Like I said... you just have to understand that they're looking at it objectively, not subjectively. I can understand your immediate embarrassment if an airport official were to glaze over your hard drive and see what adult sites you've been to... maybe you feel as though some a very perverse... but honestly, does it mean anything in the long run? Do you think you have anything on your laptop that they haven't seen hundreds of times? Do you think there is any difference between your family pictures and the family pictures of the guy in line behind you? Are you the only one on the airplane that has a heavy interest in video games? Hell... I bet there isn't a personal note on your laptop that isn't being written or thought of by someone right this moment.

    The fact is... like all of us, you are probably more average than you realize... and the person who inspects your computer is not going to remember a thing s/he saw on it a half hour after you board the airplane or step foot in the country. I don't know... maybe any initial embarrassment lingers around for a longer time in you than it does in me... but if there is one thing I've realize on this earth, it's that even though no innocent person is absolutely safe from incorrect accusation from the law, as long as I know I've done nothing wrong, there are certainly too many higher risk things out there that I would rather spend my time worrying about.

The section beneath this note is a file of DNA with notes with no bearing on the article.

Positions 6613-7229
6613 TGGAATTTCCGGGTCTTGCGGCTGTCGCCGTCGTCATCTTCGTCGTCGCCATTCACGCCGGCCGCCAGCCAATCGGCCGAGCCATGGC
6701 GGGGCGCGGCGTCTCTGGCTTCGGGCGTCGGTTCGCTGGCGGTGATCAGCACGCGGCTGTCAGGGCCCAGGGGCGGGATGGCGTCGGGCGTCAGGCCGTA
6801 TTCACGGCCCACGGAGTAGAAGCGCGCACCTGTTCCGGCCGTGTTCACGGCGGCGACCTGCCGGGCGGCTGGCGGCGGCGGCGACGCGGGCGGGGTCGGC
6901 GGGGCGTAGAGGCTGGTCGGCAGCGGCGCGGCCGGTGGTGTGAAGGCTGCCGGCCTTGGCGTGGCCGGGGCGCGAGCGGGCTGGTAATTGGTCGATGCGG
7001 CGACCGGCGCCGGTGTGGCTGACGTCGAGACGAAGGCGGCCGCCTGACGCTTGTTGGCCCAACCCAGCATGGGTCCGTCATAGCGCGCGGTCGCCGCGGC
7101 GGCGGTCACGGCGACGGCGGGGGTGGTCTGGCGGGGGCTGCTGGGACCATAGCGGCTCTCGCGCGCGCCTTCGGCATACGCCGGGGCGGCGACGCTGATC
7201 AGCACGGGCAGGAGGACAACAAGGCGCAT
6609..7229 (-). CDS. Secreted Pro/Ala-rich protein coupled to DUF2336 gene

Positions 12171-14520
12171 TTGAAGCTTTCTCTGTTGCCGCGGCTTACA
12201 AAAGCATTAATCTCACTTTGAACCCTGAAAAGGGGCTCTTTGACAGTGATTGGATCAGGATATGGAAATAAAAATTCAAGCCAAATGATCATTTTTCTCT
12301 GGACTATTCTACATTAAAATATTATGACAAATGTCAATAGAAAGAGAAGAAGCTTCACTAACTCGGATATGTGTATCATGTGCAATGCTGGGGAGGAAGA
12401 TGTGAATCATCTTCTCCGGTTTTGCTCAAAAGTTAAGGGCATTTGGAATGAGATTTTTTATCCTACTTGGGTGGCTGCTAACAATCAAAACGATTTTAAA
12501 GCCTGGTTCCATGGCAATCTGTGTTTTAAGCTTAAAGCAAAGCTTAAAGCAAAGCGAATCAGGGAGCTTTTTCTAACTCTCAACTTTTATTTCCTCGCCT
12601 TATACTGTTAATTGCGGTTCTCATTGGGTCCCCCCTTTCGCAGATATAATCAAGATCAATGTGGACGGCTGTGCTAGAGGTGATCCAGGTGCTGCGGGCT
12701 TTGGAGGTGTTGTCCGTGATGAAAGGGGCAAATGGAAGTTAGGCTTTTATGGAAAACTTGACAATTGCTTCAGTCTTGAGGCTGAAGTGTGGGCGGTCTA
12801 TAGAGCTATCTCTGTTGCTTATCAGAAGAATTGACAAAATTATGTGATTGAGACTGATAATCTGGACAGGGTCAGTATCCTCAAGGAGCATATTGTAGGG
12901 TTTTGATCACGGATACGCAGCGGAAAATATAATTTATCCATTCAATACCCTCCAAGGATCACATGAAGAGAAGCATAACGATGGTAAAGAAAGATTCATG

That said, I have no respect for this law because it does nothing to add security to me, as a citizen, and it will surely cost me tax dollars when they realize they need better staffing and equipment to run this procedure. This is so unbelievably easy to circumvent, that it's absurd to me to think that a bunch of grown men, no matter how computer illiterate they are, sat in a room and decided that this would help keep people safe.
    Last edited by SlyMaelstrom; 05-07-2008 at 05:41 PM.
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  14. #29
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    I always get pulled over at airports, usually because I'm going shooting and customs get very uptight about that. For example, my last trip -- we'd already checked in our luggage and had 8 hours to kill in the airport (don't ask why ). So we walked round with our little cammo day bag, at every customs gate we were frisked and swobbed for explosives (only the person who was wearing the cammo backpack, we changed a few times).

    Don't ask what this has to do with anything

  15. #30
    (?<!re)tired Mario F.'s Avatar
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    My funniest moment was in Toronto some 6 years ago. My luggage had been lost and had already filled the report. Was walking the green line when someone asked me to move to the red. My backapck was inspected and it had a pair of shoes, some dirty socks in a bag, a packet of chips and my sandshoes.

    They never asked one question. Would just walk away, someone looking at me from around the corner, coming around, looking at the contents, talking between themselves, looking at my passport, moving out again... after around 30 minutes of awkwardness someone finally points out "is this all you bring into Canada?".... bemused, I shown them my lost luggage slip.
    Last edited by Mario F.; 05-07-2008 at 08:11 PM.
    The programmer’s wife tells him: “Run to the store and pick up a loaf of bread. If they have eggs, get a dozen.”
    The programmer comes home with 12 loaves of bread.


    Originally Posted by brewbuck:
    Reimplementing a large system in another language to get a 25% performance boost is nonsense. It would be cheaper to just get a computer which is 25% faster.